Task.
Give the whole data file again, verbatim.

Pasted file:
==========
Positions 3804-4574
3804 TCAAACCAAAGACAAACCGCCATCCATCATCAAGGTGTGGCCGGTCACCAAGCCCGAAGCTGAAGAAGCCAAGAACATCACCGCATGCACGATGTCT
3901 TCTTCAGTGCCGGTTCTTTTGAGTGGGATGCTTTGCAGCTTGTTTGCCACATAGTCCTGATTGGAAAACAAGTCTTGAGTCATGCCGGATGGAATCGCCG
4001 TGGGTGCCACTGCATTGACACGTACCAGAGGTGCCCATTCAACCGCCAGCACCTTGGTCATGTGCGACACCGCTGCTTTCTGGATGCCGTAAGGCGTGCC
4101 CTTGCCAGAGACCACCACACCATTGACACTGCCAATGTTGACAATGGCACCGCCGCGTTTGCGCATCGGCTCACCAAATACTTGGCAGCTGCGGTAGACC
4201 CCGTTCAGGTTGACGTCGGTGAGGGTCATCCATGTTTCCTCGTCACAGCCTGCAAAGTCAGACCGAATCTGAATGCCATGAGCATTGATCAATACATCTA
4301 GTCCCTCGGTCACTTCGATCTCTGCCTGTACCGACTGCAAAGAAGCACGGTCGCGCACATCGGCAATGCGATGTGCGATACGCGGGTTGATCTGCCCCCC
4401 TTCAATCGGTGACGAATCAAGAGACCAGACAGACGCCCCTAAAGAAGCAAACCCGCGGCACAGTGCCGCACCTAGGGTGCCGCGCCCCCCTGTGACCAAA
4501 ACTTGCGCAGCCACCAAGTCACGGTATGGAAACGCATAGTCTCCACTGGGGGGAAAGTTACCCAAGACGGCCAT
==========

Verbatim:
Positions 3804-4574
3804 TCAAACCAAAGACAAACCGCCATCCATCATCAAGGTGTGGCCGGTCACCAAGCCCGAAGCTGAAGAAGCCAAGAACATCACCGCATGCACGATGTCT
3901 TCTTCAGTGCCGGTTCTTTTGAGTGGGATGCTTTGCAGCTTGTTTGCCACATAGTCCTGATTGGAAAACAAGTCTTGAGTCATGCCGGATGGAATCGCCG
4001 TGGGTGCCACTGCATTGACACGTACCAGAGGTGCCCATTCAACCGCCAGCACCTTGGTCATGTGCGACACCGCTGCTTTCTGGATGCCGTAAGGCGTGCC
4101 CTTGCCAGAGACCACCACACCATTGACACTGCCAATGTTGACAATGGCACCGCCGCGTTTGCGCATCGGCTCACCAAATACTTGGCAGCTGCGGTAGACC
4201 CCGTTCAGGTTGACGTCGGTGAGGGTCATCCATGTTTCCTCGTCACAGCCTGCAAAGTCAGACCGAATCTGAATGCCATGAGCATTGATCAATACATCTA
4301 GTCCCTCGGTCACTTCGATCTCTGCCTGTACCGACTGCAAAGAAGCACGGTCGCGCACATCGGCAATGCGATGTGCGATACGCGGGTTGATCTGCCCCCC
4401 TTCAATCGGTGACGAATCAAGAGACCAGACAGACGCCCCTAAAGAAGCAAACCCGCGGCACAGTGCCGCACCTAGGGTGCCGCGCCCCCCTGTGACCAAA
4501 ACTTGCGCAGCCACCAAGTCACGGTATGGAAACGCATAGTCTCCACTGGGGGGAAAGTTACCCAAGACGGCCAT